General discussion


Where do you go on the web for Linux help?

By CharlieSpencer ·
I've been screwing around with Fedora Core 5 for a few weeks now, and mostly pestering apotheon, jaqui, jmgarvin, stress junkie, and the rest of the usual TR suspects when I need help. While the quality and quantity of responses I get from TR members is better than what I'm getting elsewhere, I'd like to expand my list of available help resources. Right now I also head over to,, and when I need help, but I'm a little disappointed in the number of responses and their accuracy.

What are the top three web sites you recommend a newbie visit when looking for assistance with a problem?

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You probably won't like this but here it is.

by stress junkie In reply to Where do you go on the w ...

This may sound like I'm joking or not giving you a serious response, but the absolute truth is that when I need help with Linux I use and If you look at my account at you will see that I have never asked a question there.

Sometimes before I look at google or ask I go to these sites. These may be related to a particular distro but they have information that applies to any Linux installation.

Nobody's documentation is better than Gentoo's.

HowToForge has a huge amount of information.

Looking for software? Check out these sites.

I know that jmgarvin has mentioned some Red Hat specific sites such as this one for software.

As mentioned earlier, when these sites fail me I use google or

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My primary source

by Jaqui In reply to Where do you go on the w ...

of information is

The Linux documentation Project

they are constantly working on including distro agnostic documentation for as many different packages as they can. Being volunteer driven they suffer from a lack of manpower, but they have a very complete set of documentation viewable online, most of which is also included in all distros. [ the how tos in the docs. ]

I tend to look for answers in the docs before looking for answers from people, since I learn more, and usually find the answers that way. :)

if TLDP doesn't have anything that helps, then the software package's specific help resources, usually email list based, or irc based, is the next best source.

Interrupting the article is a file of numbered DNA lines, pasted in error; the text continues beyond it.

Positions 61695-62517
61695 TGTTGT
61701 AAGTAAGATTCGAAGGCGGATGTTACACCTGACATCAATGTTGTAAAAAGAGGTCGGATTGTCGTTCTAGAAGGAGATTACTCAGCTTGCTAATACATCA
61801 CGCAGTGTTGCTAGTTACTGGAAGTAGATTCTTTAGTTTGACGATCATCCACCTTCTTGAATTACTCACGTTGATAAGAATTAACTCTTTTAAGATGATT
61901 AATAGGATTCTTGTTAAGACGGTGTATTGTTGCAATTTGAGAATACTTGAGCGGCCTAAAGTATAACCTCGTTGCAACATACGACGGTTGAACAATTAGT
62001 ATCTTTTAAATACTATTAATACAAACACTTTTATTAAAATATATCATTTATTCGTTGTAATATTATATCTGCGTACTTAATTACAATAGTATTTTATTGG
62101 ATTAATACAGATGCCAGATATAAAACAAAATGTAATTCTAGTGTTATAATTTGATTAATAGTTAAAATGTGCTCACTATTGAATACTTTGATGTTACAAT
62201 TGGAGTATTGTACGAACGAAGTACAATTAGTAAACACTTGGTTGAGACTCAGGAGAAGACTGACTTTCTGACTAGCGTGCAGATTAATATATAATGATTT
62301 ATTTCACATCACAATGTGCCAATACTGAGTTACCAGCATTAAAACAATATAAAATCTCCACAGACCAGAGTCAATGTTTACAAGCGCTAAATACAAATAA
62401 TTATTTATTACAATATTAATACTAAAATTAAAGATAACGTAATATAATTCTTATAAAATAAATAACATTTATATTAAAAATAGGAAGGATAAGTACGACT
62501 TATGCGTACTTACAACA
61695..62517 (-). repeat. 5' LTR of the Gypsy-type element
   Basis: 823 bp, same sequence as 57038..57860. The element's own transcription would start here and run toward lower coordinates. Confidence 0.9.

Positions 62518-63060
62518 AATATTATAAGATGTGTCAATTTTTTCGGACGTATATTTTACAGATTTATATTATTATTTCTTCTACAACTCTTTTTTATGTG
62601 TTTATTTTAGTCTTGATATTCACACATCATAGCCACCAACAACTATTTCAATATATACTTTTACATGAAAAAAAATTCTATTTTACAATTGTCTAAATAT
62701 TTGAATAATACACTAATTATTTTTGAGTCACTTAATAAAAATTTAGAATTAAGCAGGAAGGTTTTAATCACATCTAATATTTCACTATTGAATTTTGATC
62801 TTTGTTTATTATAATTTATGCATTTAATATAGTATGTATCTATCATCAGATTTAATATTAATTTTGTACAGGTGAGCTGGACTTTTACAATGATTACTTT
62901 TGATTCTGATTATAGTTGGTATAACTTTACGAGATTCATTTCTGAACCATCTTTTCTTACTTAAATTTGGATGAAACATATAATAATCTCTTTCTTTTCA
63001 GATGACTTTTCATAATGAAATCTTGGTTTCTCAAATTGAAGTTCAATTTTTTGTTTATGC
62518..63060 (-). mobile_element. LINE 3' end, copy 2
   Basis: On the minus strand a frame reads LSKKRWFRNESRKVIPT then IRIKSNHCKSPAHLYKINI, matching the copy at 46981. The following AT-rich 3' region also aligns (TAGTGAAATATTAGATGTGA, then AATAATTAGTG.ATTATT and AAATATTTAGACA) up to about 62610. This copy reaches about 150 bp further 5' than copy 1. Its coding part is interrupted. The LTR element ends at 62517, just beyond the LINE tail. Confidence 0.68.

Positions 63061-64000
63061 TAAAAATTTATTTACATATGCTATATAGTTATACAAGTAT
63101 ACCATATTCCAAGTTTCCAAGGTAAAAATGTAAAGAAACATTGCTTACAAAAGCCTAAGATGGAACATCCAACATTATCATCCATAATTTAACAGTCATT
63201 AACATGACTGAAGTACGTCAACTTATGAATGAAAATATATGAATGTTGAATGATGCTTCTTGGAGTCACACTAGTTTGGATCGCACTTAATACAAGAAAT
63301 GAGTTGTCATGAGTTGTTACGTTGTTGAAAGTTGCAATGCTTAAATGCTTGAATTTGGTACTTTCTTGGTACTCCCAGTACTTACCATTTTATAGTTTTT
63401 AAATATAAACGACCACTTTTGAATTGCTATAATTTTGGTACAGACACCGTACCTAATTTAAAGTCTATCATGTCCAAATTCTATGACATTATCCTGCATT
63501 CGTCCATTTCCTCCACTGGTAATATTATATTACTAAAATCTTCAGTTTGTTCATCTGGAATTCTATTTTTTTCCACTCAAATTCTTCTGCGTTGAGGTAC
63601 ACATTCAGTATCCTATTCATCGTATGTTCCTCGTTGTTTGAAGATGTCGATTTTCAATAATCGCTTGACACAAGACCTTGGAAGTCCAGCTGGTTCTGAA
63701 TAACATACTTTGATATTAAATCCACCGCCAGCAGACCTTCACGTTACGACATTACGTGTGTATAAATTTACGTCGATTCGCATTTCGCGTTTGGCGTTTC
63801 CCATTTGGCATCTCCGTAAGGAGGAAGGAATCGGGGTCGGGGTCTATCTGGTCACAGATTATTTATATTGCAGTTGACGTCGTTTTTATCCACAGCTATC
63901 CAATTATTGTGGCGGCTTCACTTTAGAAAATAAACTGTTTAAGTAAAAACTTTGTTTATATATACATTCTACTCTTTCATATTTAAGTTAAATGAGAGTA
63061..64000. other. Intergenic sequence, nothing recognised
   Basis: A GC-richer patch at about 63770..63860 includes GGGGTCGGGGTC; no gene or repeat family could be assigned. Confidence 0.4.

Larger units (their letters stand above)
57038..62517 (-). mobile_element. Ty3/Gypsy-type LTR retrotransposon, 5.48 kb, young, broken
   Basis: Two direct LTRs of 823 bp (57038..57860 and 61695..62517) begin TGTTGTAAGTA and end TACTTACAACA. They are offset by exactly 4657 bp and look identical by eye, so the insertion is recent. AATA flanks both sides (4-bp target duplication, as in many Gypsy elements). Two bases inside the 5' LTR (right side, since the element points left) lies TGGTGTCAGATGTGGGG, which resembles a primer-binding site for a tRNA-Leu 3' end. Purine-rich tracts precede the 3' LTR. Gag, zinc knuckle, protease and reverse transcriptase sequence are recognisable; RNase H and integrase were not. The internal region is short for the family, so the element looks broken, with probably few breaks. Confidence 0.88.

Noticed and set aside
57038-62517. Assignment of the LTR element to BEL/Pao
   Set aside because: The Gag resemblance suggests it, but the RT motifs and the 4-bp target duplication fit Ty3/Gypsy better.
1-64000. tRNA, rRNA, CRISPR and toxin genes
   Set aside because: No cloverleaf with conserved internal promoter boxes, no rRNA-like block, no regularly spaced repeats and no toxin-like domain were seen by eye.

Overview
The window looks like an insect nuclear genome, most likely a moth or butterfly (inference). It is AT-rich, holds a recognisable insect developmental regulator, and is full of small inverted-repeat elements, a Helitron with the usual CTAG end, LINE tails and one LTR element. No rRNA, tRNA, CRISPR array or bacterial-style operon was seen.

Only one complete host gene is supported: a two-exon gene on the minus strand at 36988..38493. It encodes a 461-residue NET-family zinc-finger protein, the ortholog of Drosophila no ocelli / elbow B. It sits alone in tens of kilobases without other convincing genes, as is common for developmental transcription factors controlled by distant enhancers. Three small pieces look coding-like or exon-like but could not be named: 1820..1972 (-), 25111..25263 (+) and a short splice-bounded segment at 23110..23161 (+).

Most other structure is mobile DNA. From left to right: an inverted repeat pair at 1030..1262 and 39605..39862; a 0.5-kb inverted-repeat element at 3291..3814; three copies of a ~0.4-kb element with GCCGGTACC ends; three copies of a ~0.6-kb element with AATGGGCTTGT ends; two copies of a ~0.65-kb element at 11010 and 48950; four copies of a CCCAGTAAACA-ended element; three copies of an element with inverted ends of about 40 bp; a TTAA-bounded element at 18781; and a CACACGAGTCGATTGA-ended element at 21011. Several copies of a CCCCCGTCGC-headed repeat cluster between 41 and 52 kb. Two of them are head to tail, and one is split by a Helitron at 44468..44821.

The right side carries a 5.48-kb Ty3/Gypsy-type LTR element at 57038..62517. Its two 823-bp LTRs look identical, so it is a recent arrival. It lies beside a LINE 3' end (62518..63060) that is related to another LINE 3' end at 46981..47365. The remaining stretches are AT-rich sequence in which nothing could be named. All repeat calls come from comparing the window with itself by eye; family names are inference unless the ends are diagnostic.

I just recently checked out a special configuration question for ssh, which I was able to get the issue resolved through the ssh help email list. :)
a configuration setting that limits root access to a remote system to a "trusted" group of people, by stopping su from being used unless they are on a specific machine on their end.

Easy... Compile sshd with the match keyword patch
and use it to ensure that members of the admin group can only log in using public/private key

Also make these users a member of the wheel group, and ensure that only they can su - check out etc/pam.d/su.

For example, in /etc/ssh/sshd_config add:
Match Group admins
PubkeyAuthentication yes
PasswordAuthentication no
ChallengeResponseAuthentication no

In /etc/pam.d/su ensure the following is uncommented:

# Uncomment the following line to require a user to be in the "wheel" group.
auth required
/lib/security/$ISA/ use_uid

I use this method to ensure that admins can only log in using public/private keys and have access to perform admin functions while (hopefully) ensuring that "normal" users cannot mess about.

This also has the advantage that if any user uploads their own keys to ~/.ssh that they will not be able to gain admin rights!!!

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aah, it aint sooo bad B-)

by dawgit In reply to Where do you go on the w ...

in addition to those sugested by Stress Junkie & Jaqui, (I didn't have that, thank you Mr. Jaqui) try: The UNIX Forums @ (I know, it looks to official to be serious, but it is an open forum) covers all things, including Linux (as well as others) and programs you might need to know how to set-up. -d

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by apotheon In reply to Where do you go on the w ...

I think you're looking for the wrong answer -- or, more specifically, asking the wrong question. In general, I tend to find that there are no specific websites that suit my needs when I'm looking for information. I, like SJ, use Google when I'm trying to find something on the Web. Generally, however, I think the best source of such information is people rather than places. If you have access to the right people, they'll often know how to solve the problem or at least have an idea of what the real problem is -- and, if not, they'll generally have ideas for where to look, having already done a fair bit of manpage and Google searching that will provide some help.